Diversity Macht Frei
May 5, 2016
A photograph of Tess Asplund, 42, with fist raised against the shaven-headed leadership of the Nordic Resistance Movement (NRM) in Borlänge, central Sweden, on Sunday has gone viral in the country.
“It was an impulse. I was so angry, I just went out into the street,” Asplund told the Guardian. “I was thinking: hell no, they can’t march here! I had this adrenaline. No Nazi is going to march here, it’s not okay.”
Asplund’s lone protest comes at a time when the far-right in Sweden is increasing its activities, according to Daniel Poohl of Expo, the anti-racist foundation in Stockholm, whose photographer David Lagerlöf captured the image.
The anti-immigrant Sweden Democrats party polls between 15% and 20% and holds the balance of power in parliament, while racist sentiments are fuelled by a fragmented landscape of internet hate sites. The avowedly antisemitic National Socialists of the NRM are the extreme wing of this spectrum, Poohl says.
… The NRM is known for targeting anti-racists, says Asplund. “I have friends who have been attacked by them and who have had to change their address. I have had calls at night from private numbers, screaming at me. It is hard to talk about the hate,” she says.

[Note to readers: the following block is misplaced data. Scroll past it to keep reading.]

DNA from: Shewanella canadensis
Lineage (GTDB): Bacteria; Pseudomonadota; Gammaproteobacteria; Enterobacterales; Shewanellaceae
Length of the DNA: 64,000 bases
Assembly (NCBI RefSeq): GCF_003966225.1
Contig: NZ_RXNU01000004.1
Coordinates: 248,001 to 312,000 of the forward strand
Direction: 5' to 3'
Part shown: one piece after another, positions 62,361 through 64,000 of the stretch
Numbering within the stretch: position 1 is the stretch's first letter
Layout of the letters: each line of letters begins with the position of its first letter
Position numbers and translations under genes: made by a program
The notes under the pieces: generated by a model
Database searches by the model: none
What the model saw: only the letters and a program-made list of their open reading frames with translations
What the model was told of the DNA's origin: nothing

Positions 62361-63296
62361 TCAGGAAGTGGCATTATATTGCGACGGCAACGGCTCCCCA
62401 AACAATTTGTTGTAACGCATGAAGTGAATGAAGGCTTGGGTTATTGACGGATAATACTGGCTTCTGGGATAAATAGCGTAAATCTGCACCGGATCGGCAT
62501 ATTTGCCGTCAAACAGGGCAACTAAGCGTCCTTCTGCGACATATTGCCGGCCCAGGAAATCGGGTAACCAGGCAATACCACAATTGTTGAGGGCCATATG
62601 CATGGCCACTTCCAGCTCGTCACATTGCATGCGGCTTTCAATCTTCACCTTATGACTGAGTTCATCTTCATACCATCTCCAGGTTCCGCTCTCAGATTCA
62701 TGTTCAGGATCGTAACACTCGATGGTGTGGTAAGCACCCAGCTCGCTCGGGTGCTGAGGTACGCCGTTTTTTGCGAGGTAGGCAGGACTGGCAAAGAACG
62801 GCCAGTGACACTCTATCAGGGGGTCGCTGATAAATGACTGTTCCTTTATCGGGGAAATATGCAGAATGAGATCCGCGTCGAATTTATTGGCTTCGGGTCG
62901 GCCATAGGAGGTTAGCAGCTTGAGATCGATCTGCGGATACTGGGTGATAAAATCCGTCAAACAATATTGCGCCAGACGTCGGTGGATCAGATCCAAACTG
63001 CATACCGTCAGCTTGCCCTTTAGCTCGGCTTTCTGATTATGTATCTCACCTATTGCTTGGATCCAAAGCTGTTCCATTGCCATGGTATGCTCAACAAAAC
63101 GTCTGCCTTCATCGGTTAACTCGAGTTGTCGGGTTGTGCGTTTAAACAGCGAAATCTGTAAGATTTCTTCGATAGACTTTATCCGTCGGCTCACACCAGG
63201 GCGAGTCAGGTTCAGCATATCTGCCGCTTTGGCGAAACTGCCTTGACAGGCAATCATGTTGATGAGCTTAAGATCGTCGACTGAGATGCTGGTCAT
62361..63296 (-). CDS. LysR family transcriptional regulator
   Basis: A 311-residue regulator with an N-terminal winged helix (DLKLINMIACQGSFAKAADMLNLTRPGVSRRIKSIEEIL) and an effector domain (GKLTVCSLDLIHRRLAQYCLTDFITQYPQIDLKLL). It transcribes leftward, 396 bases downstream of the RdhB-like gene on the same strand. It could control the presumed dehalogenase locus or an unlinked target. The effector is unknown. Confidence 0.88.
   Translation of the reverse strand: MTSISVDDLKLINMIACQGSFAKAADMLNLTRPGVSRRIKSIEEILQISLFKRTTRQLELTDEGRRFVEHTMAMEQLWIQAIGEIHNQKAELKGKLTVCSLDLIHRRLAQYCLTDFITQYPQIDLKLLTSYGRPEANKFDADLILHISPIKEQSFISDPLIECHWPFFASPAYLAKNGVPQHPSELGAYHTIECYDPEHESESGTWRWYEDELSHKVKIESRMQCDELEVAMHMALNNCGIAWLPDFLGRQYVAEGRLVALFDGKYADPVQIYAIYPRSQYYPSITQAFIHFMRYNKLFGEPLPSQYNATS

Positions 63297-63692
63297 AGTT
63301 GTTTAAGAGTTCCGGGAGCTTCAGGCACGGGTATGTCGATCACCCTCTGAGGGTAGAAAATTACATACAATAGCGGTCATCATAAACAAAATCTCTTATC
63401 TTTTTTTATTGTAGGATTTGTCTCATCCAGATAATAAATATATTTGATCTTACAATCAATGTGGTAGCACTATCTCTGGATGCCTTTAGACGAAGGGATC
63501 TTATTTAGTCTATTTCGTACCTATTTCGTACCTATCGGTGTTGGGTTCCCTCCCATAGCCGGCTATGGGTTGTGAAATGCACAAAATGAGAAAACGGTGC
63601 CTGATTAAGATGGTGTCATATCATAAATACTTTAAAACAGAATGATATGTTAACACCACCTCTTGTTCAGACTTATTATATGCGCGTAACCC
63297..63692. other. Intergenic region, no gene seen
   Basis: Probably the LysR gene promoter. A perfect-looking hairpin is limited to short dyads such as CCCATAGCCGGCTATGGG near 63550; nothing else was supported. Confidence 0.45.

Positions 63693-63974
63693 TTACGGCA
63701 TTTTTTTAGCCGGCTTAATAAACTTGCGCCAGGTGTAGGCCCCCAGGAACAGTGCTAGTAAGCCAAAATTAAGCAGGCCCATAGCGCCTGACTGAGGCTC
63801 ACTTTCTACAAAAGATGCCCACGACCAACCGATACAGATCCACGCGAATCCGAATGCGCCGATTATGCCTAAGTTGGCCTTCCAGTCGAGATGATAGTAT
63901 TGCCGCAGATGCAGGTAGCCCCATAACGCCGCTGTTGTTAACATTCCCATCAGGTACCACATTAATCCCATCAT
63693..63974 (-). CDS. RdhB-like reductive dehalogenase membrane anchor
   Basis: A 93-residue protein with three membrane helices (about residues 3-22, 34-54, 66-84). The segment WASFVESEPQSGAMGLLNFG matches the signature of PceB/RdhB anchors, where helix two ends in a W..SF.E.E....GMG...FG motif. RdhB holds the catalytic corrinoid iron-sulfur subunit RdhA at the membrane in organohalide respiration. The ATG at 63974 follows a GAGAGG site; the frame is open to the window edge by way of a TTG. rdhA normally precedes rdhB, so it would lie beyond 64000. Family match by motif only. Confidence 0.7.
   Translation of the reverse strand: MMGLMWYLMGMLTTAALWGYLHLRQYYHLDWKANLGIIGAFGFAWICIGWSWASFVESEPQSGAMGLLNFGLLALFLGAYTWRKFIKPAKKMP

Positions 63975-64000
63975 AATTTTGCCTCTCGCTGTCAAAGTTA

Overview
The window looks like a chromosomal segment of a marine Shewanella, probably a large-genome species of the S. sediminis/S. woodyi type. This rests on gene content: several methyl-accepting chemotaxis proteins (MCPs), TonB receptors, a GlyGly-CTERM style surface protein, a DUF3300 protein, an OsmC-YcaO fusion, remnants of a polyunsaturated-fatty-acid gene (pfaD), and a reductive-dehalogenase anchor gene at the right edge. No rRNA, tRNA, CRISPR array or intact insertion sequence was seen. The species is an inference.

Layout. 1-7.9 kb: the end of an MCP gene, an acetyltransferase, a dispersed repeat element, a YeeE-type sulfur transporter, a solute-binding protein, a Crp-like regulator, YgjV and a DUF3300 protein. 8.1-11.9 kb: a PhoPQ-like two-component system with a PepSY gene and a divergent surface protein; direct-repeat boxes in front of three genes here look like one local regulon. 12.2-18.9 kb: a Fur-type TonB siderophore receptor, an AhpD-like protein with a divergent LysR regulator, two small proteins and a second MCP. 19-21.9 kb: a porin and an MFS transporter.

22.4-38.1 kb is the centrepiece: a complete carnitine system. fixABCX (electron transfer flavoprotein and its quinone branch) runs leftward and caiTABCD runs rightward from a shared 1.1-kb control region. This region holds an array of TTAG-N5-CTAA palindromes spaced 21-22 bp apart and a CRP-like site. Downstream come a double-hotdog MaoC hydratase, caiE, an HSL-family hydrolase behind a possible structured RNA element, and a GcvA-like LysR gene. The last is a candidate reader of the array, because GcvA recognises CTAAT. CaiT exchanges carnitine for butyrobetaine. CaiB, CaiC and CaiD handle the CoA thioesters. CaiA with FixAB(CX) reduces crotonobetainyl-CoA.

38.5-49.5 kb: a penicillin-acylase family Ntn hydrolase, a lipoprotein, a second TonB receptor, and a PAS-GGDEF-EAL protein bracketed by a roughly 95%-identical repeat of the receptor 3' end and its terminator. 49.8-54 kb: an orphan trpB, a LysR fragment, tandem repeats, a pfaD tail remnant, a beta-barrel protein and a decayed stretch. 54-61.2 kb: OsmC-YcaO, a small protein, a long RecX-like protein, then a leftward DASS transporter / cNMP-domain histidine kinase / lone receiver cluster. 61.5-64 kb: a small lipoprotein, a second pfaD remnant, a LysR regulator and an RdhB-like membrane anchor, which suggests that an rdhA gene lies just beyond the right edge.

“I feel ashamed that we have this problem. The police say it is a democratic country, so they can demonstrate. But these are Nazis! It is horrible.” Asplund, who describes herself as Afro-Swedish, is unemployed, and active in the group Afrophobia Focus. Sweden was identified by the UN last year as having a particular problem with afrophobia, defined as hostility towards people with a background from sub-Saharan Africa.
It’s not OK for Swedes to express their opinion about being turned into an ethnic minority. An unemployed Afro-Swedish Afrophobia expert denies you permission.